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Bush Calls on MLB to Fix Steroid Problem

President Bush called on Major League Baseball (search) on Wednesday to take "strong steps" to confront the use of steroids (search) and other illegal performance-enhancing substances by players.

Bush spoke up on the issue - which he also noted in his State of the Union address earlier this year - as players and league management worked toward an agreement on tougher testing for steroids. Drug use "diminishes the integrity of sports," Bush's spokesman said.

"The president believes it's important for Major League Baseball management and the player's union to act by taking strong steps to address the problem," said White House spokesman Scott McClellan. "Professional baseball players are people our children look up to. Players who use drugs undermine the efforts of parents and coaches to send the right message to our children."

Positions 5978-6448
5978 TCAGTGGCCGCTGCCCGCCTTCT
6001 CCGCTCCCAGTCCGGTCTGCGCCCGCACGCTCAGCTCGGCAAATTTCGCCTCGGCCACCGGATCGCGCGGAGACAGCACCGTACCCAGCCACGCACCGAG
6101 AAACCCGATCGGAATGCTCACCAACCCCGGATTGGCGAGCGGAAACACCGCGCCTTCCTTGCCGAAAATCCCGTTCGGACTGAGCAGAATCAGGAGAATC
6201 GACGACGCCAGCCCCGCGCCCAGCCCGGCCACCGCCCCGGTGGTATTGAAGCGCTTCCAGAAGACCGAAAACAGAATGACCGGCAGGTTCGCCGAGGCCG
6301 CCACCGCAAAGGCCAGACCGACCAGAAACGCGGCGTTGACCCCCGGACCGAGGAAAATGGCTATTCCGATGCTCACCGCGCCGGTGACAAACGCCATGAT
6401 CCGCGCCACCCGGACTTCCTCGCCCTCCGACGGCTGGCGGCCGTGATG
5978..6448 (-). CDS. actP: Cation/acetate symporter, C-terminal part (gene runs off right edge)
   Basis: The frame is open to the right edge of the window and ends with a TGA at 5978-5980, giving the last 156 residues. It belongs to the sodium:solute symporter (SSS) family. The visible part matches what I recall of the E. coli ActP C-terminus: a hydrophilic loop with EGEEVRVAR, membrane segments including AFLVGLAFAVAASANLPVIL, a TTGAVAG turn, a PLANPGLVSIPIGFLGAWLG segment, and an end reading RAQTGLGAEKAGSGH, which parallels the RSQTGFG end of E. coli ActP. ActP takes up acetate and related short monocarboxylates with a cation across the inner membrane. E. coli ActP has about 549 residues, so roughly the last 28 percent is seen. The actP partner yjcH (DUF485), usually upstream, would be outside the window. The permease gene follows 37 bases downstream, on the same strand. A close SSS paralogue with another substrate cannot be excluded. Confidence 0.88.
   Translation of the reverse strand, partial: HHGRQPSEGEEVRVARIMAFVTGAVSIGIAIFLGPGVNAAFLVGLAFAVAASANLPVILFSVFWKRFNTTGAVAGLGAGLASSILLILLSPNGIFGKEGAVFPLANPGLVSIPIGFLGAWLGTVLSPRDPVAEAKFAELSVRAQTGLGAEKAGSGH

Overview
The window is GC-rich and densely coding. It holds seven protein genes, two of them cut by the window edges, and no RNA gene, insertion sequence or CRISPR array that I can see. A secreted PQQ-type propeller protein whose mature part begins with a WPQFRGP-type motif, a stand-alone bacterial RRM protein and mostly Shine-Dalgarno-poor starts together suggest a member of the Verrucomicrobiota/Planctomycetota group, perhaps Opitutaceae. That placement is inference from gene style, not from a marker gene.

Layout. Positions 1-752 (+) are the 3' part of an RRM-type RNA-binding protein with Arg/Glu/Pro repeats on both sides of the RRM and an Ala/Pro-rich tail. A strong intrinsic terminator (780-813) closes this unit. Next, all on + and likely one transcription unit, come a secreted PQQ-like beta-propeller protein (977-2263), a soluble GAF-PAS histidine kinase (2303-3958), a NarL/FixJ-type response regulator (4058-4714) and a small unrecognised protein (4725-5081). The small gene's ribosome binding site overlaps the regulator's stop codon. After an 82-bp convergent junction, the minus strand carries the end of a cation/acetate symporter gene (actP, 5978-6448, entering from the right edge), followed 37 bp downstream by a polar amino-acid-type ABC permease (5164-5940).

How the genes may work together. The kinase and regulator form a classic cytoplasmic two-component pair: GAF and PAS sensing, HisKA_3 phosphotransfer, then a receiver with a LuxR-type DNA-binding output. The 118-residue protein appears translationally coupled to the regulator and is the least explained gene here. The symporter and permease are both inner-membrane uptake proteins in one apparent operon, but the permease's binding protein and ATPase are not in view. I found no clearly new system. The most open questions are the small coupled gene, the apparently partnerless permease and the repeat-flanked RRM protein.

McClellan did not spell out what would constitute "strong steps" by the league. Bush, a former managing partner of the Texas Rangers (search), is not involved in negotiations between players and baseball management, limiting his role to public remarks through the spokesman.

But Bush has relied upon Roland Betts, another former partner in the Rangers, to communicate his beliefs to the league, McClellan said.

In May or June, Betts conveyed Bush's conviction that the league needs "a tough steroids testing policy," McClellan said.

Baseball commissioner Bud Selig (search) repeatedly has called for more frequent testing and harsher penalties for steroid use, stepping up the intensity following reports of grand jury testimony in a steroid investigation that includes sluggers Barry Bonds, Jason Giambi and Gary Sheffield.

Bush praised the efforts of Arizona Sen. John McCain, who has threatened to propose federal legislation that would override the drug-testing provisions in baseball's collective bargaining agreement.

In his January State of the Union (search) address, Bush called for U.S. sports leagues to adopt tougher anti-doping policies and for athletes to set a better example for American youngsters.